Writing Coach Helps Literary Tyros Get Over Their Youthful Selves

SOMERVILLE, Mass.  Like many professional writers, Maggie Turbek can recall with clarity the first time she set crayon to paper with the thought of becoming a writer.  “I wrote a poem when I was four,” she says.  “A butterfly/fluttered by,” she adds with a bare trace of wistfulness in her voice that is far outweighed by her air of bitter resignation, like the relative volumes of vermouth and gin in a dry martini.  “Now, whenever I get feelings of nostalgia for my youthful drivelings, I lie down until they go away.”

Turbek:  “Stop whining, start writing!”


It’s that hard-nosed approach that has attracted a hopeful group of students to her intensive summer seminar, “Get Over Your Damn Self,” a ten-week course that tries to convert into productive professionals mid-career writers who showed promise when young, but have failed to fulfill it as adults.  “I don’t want to hear what your fourth-grade teacher thought about your writing,” Turbek says with all the sympathy of a Marine Corps drill sergeant.  “I want you to crank out something today.”

Turbek knows whereof she speaks, having received a $700 check from The Atlantic Monthly for her first short story in 1969, then getting “a swelled head,” as she puts it.  “My first story was . . . okay,” she says in a voice that sounds a note honest self-appraisal.  “The next one, and the one after that, and the one after that, were all pretentious crap.”

“Maggie may be tough, but at least she’s unfair.”


The hardened professional offers stalled scribblers a round-the-clock social media monitoring service to keep them on the road to success by preventing their eyes from looking back on their youthful potential.  “I need someone to keep me focused,” says Todd Ewshak, a thirty-something young man who says he’s been “shut out” of several markets that would once consider his story pitches.  “I used to at least get chilly, disdainful rejections,” he says.  “Now–nothing, not even an ‘out of the office’ reply.”

Tonight finds Ewshak “blogging” about the current friction between President Trump and various news outlets he dislikes, and the negative impact this has had on him personally.  “It is not hyperbole to say that the current animosity of the White House towards the press is the cause of almost daily attacks on journalists around the world,” he taps on his laptop.  “I remember when I was editor-in-chief of Tiger Tales, my high school newspaper, and we took on a hidebound, repressive dress code a new principal had imposed.”

The blog “post” comes to the attention of Turbek’s young assistant Lorna Twellman, a recent summa cum laude graduate of Tufts University with a B.A. in English, who uses an internet-sweeping algorithm to scour social media sites and writers’ discussion boards in an attempt to keep Turbek’s clients from wasting their time mooning about the past.  “Maggie, I think you should probably check this out,” she says as she cuts and pastes Ewshak’s maundering reflections, then forwards them by email across the cramped office they share.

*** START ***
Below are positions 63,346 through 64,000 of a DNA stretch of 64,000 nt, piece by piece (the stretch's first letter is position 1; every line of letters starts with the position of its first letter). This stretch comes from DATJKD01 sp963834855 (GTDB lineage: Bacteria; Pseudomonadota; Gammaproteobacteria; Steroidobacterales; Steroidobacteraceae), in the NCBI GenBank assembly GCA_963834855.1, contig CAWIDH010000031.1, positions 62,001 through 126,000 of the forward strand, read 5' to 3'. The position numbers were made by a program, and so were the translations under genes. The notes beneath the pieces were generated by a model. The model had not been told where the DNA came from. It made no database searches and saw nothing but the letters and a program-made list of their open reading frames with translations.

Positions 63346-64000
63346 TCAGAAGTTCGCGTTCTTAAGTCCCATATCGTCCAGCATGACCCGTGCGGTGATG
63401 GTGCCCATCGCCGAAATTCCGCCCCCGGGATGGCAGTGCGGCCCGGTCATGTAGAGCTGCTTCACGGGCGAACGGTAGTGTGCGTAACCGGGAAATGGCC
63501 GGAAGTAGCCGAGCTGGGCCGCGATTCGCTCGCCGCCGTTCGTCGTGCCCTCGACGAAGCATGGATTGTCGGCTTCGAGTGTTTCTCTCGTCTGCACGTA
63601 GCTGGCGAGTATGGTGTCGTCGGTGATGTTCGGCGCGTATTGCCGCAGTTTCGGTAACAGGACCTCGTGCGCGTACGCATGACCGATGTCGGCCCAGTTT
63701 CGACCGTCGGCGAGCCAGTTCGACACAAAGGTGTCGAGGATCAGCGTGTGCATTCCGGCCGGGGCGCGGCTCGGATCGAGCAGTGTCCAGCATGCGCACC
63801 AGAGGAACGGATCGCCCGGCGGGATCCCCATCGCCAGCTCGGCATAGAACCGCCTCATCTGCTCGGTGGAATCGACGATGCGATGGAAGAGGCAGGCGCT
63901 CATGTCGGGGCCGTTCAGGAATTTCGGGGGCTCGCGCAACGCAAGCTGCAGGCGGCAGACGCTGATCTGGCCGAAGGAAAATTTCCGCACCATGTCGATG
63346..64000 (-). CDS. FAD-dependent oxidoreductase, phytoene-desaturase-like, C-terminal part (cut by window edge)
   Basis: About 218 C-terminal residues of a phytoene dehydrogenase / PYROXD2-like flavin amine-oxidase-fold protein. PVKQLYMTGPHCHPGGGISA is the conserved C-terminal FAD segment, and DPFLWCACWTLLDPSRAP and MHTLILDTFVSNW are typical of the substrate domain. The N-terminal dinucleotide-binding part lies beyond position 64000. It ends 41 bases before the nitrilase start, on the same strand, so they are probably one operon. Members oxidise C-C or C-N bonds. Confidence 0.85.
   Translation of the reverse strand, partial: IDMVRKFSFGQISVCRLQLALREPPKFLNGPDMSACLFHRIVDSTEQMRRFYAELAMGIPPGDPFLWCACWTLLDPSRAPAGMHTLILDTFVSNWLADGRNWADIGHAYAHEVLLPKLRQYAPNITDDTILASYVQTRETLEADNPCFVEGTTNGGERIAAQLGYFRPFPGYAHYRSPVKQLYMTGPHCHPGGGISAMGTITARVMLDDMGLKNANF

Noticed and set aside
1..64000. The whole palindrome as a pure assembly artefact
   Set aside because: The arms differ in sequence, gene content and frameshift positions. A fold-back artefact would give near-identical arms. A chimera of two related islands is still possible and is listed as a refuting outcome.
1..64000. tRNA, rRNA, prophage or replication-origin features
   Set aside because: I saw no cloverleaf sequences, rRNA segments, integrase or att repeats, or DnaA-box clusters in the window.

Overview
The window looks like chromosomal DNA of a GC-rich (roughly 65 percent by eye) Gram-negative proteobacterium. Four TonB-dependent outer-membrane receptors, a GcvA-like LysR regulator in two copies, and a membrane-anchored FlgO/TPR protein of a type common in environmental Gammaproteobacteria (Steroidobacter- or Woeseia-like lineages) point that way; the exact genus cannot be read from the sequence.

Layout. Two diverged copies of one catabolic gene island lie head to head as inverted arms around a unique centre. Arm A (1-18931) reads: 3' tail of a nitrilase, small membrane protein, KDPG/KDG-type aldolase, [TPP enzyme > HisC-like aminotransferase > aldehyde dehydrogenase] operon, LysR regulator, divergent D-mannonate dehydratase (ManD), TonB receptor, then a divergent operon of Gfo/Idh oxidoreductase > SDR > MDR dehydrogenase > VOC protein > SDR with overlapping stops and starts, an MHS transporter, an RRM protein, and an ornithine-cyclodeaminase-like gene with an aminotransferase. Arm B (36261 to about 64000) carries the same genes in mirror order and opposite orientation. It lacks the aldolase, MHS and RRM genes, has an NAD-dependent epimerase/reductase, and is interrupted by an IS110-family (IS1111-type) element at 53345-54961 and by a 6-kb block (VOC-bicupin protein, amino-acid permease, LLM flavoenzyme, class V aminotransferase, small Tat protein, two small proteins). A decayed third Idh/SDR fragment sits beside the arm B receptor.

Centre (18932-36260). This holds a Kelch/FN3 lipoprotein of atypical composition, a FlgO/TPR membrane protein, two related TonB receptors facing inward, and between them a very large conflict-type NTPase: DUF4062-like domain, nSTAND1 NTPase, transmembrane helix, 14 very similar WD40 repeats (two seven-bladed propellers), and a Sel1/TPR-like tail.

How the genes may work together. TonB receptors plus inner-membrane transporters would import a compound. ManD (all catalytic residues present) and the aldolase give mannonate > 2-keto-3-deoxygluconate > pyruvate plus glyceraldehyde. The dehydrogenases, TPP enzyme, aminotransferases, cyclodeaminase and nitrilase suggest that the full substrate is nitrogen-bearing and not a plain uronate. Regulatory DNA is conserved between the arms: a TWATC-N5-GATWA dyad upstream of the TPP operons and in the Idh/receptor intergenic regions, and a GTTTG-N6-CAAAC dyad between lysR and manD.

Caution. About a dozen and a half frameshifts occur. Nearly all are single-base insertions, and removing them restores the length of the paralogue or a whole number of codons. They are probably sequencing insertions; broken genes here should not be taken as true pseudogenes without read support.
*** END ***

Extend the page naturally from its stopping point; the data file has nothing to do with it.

“Ooo–you were editor-in-chief of your high school newspaper.  And I should give a shit because?”


“Who is it?” Turbek asks as she puts on a pair of reading glasses she bought at Walgreens for $12.79 earlier in the day.

“Ewshak,” Twellman says, then returns to her work, hoping to avoid shrapnel from friendly fire Turbek has been known to discharge when particularly annoyed.

“Oh for the love of Mike,” Turbek mutters when she sees the sentimental–and self-regarding–reflection the young man has posted.  “I’ll take care of it,” she says, sternly but calmly.

Turbek checks her class roster and composes a message she sends to the young man’s email address.  “Todd–hear me out:  Nobody gives a rat’s ass what you did in high school.  I don’t care if you got an A in journalism, or a cool letter sweater that you gave to your girlfriend.  YOU’RE SUPPOSED TO BE A BIG BOY NOW!”

“Blunt trauma to the head often helps erase youthful memories, so try falling down stairs.”


There is no response at first, but after a moment Ewshak replies.  “Sorry–I know the rule.  If it didn’t appear in a newspaper of general circulation–not a student rag–it doesn’t count.” “Attaboy,” Turbek replies.  “Writers WRITE, they don’t waste time perusing their yearbooks for autographs from girls who gave them hand jobs.”

“Sheesh,” she says to Twellman.  “We’ve got a ways to go with that kid.”  The young woman smiles politely back, then clears her throat to deliver more bad news.  “I came across another one,” she says, then forwards a link to a social media comment by Lisa Atwater-Kent, an M.F.A. who has so far found only temporary office work since graduating from the University of Massachusetts-Seekonk last spring.

Turbek squints as she tries to read the text on her outdated phone, then screws her face up into an expression of disgust.  “Dear God in heaven,” she says after reading Atwater-Kent’s humble-bragging about her early writing success.  “Is electro-shock therapy still legal?”

“I don’t know,” Twellman says.  “Why?”

“Because it may take a 220 volt charge to erase a memory this pathetic,” Turbek says, then fires off a text message to the straying student.  “Lisa, dear, I don’t think you’ve been paying attention.  I know when you were 14 you placed a short story with T-Zone, the “New Yorker” of adolescent complexion problems, but that was eleven years ago!  Time to man or woman up, whatever your gender du jour is.”

Passenger pigeon delivering rejection notice from Atlantic Monthly in 1867.


A little row of bubbles appears on Turbek’s phone, indicating that her student is preparing a response, then a brief text reply appears.  “Sorry Maggie,” it reads.  “Still traumatized by the zit I got right before senior prom.”

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